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Wednesday, January 30, 2013

Korean Dining: A Feast For the Palate and the Soul


“One cannot think well, love well, sleep well, if one has not dined well.”
Virginia Woolf, A Room of One's Own

Korean food has definitely zoomed into the worldwide spotlight in the past few years. Always delicious, aesthetically intoxicating as it sits before you, and a veritable aerobics class for one’s taste buds, Korean food is taking the international culinary scene by storm.  From New Zealand to New York, Korean restaurants are converting thousands of new initiates daily into Korean food junkies. According to Robert Lee a contributor at eHow food, “New York City is full of great restaurants, and some of its Korean restaurants claim to be among the best in the world.”

But Korean food in and of itself, is only half the picture. Perhaps equally important is the cultural phenomenon of communal dining. The “yin” to this “yang” is the importance that Koreans attach to the meaning of togetherness. There is the very real sense when eating in Korea that the community, be they family or friends, or a combination of both, comes together to share in the bounty of nature. It’s communal dining where more is merrier.
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Korean dining is a communal experience. The more people, the merrier. Most food is shared, unlike the western approach with individual servings
This communal process is demonstrated in how food is served as well.  Unlike western style, the emphasis is on sharing. Numerous small dishes, called panch’an (반찬), are laid in the middle of the table for all to share. Popular panch’an dishes include kimchee (김치), cold bean sprouts (콩나물), spinach (시금치나물), seaweed (미역무침), pancakes with scallions (파전) and various potato dishes (감자), amongst countless, delicious, others. In the center of the table are the main courses—these too are shared by all. Only rice and soup are typically served individually.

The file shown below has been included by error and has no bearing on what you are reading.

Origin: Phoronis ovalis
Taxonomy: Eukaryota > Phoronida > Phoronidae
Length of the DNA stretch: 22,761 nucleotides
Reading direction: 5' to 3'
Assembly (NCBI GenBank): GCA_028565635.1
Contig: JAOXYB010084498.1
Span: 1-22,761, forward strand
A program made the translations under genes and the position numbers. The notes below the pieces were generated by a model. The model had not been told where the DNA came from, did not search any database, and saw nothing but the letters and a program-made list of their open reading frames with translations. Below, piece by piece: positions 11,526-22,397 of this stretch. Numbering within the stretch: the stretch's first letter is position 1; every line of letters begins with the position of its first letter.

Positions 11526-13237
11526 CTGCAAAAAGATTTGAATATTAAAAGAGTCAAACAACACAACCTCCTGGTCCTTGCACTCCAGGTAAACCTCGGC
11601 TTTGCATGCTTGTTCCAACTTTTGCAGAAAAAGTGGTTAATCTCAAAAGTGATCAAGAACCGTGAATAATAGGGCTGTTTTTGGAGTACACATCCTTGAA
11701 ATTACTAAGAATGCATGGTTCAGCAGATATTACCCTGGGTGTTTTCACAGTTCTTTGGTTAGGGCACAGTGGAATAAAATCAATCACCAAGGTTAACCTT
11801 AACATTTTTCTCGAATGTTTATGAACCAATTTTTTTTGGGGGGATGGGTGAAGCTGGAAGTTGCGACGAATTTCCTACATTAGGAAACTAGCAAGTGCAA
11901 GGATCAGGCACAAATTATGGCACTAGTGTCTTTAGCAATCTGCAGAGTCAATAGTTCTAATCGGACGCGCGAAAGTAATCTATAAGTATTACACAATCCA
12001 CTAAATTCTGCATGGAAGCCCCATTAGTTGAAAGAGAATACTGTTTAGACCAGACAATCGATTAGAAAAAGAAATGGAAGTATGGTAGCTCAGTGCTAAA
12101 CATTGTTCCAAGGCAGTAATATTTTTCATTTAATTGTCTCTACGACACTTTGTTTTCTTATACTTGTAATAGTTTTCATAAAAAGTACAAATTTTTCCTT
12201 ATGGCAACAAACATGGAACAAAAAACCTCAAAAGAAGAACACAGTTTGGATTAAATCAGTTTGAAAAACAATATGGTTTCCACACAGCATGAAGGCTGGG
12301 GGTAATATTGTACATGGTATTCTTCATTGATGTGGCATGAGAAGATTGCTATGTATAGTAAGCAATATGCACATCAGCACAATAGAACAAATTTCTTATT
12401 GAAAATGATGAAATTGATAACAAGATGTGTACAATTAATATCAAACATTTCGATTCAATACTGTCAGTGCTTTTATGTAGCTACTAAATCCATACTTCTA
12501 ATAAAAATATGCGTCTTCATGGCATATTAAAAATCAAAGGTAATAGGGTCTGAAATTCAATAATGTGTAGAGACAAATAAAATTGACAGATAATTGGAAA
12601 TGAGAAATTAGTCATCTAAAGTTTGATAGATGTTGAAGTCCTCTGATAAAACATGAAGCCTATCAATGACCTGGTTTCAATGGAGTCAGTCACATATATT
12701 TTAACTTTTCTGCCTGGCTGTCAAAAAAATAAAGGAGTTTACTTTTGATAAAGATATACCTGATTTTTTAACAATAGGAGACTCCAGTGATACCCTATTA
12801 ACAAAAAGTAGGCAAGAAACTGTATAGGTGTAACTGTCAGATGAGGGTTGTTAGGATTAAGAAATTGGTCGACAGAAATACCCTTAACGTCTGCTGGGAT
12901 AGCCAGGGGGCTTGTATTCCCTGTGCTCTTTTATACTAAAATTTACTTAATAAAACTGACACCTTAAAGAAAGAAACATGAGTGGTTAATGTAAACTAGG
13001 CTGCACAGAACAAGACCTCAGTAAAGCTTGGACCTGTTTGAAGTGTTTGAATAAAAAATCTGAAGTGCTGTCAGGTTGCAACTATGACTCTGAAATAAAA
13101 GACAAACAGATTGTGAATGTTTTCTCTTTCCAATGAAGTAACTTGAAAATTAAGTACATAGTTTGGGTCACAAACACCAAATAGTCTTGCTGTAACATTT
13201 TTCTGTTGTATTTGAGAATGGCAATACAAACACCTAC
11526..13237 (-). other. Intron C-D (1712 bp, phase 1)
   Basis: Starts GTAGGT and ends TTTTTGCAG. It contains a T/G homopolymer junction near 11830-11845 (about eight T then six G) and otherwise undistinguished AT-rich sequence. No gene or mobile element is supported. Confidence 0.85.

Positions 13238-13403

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Panch’an (반찬), an endless array of small dishes, are laid in the middle of the table for all to share
Some say that per capita Korea could possibly have the most restaurants in the world. Daegu would certainly not be the exception with marvelous restaurants lining nearly every block of this great city. But it is important to note that when it comes to Korean food, “dining well,” is not just a matter of eating good food, it is equally about “eating well”--the very process of how Koreans eat their food: together, in community, and sharing by cultural design. It is this latter aspect of Korean dining which makes every meal in Daegu, a feast for both the palate and the soul.

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